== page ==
Testing and Assessment in Language Learning
This unit provides an overview of current developments in theories and practices of language testing and assessment. We explore approaches and the processes of language test construction and validation as well as classroom-based assessment, and review current developments in the field through consideration of the principles underlying best practice in language testing and assessment. We focus on the development and validation of tests and other procedures used to assess the language development, achievement and proficiency of speakers of English as a foreign or additional language, and the research methods relevant to these tasks. Indicative content areas include language assessment as socially situated practice, assessment for learning, the Common European Framework of Reference, assessment of different language skills (e.g., the development and validation of rating scales, integrated writing tasks, observation driven approaches to classroom/teacher assessment, self-/peer-assessment), washback, and power, and ethics and fairness in language testing as social practice.
Learning with New Technologies
This unit focuses on the ways in which new technologies can be used to enhance and transform the capabilities and practices of both individuals and organisations across a range of sectors and settings. Participants will consider digital technologies and environments and the ways in which they are embedded in our everyday lives and how they can be harnessed for teaching and learning. There will be three strands to the course: reading and discussion of relevant literature and theoretical perspectives; critical analysis of a range of digital-environments through “hands on” work; evaluation of the effects of the use of a computer environment for learning or management.
Evaluating Educational Quality and Improvement in Organisational Settings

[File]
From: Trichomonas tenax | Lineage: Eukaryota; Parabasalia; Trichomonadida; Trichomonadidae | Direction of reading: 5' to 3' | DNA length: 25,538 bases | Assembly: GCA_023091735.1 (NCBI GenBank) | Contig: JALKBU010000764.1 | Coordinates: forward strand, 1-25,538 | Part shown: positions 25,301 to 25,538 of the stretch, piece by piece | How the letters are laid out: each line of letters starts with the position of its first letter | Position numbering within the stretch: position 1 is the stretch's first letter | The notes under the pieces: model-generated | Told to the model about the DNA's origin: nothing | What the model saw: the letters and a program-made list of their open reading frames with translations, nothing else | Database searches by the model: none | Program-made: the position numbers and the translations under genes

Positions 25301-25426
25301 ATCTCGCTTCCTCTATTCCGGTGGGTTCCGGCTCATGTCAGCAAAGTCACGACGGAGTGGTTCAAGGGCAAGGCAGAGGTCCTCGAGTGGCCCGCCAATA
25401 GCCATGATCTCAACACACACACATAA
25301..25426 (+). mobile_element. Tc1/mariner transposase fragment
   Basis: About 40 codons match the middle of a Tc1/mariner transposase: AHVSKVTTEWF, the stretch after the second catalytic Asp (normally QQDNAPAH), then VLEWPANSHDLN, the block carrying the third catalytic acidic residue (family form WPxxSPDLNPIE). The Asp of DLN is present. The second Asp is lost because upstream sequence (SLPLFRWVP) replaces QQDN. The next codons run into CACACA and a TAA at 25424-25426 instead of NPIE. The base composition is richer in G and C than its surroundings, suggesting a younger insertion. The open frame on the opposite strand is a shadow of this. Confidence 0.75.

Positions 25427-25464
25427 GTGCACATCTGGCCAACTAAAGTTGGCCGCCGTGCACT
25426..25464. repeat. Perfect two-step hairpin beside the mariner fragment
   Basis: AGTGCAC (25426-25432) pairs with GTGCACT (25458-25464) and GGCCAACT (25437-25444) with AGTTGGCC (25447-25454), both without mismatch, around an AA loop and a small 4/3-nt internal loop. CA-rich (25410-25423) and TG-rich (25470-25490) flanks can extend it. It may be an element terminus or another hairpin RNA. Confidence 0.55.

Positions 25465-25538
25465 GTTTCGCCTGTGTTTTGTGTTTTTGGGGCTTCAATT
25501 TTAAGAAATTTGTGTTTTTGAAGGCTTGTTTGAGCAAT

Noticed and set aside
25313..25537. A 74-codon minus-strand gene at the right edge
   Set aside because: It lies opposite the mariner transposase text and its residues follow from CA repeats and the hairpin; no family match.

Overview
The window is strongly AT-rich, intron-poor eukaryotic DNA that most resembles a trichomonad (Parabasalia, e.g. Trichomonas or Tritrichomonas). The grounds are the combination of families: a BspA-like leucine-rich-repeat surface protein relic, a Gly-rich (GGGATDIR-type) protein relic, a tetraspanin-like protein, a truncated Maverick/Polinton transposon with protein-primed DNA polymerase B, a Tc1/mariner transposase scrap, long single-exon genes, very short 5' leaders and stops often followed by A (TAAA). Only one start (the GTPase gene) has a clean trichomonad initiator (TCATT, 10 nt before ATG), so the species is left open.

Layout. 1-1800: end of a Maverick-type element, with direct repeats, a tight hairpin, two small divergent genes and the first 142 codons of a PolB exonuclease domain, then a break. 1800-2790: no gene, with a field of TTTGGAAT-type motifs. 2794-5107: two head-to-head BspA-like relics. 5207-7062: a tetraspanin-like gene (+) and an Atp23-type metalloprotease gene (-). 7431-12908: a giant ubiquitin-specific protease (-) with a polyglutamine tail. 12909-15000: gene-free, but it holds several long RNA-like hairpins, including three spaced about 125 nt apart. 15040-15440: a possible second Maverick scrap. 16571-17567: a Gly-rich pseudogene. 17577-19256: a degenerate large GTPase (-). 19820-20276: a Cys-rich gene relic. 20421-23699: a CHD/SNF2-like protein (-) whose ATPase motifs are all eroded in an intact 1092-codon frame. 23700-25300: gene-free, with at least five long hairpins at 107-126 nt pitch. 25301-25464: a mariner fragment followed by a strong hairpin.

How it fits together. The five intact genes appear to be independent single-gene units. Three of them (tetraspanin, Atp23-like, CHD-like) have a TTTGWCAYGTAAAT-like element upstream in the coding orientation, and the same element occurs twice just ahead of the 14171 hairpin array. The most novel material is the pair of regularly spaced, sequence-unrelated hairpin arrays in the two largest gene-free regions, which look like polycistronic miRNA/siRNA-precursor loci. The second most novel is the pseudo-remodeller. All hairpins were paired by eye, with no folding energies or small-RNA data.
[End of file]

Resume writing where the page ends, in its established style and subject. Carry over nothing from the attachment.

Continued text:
This unit is designed for those interested in designing, managing, delivering and evaluating quality education in all fields. It will review research and experience relating to educational effectiveness, improvement and quality assurance in organisational settings and consider the implications for policy and practice. It will focus on research into the organisational factors that correlate with effective outcomes, both in UK and worldwide, and consider strategies for promoting quality and improvement at local, national and organisational levels, as well as a range of qualitative and quantitative methods for evaluating quality (eg large-scale programme evaluation, case studies, inspection frameworks, peer review, league tables). Students will be invited to present case studies based on their experience and critically reflect on the usefulness of the theoretical and conceptual ideas discussed.
Supervised Individual Study
This unit is available in the exceptional circumstances that require an individually negotiated programme of study, submission of work and assessment that could not be met by any other available unit in the programme. The unit devised for these purposes must be consistent with and contribute to significant aspects of the Programme Specification.
Not more than 45,000 words.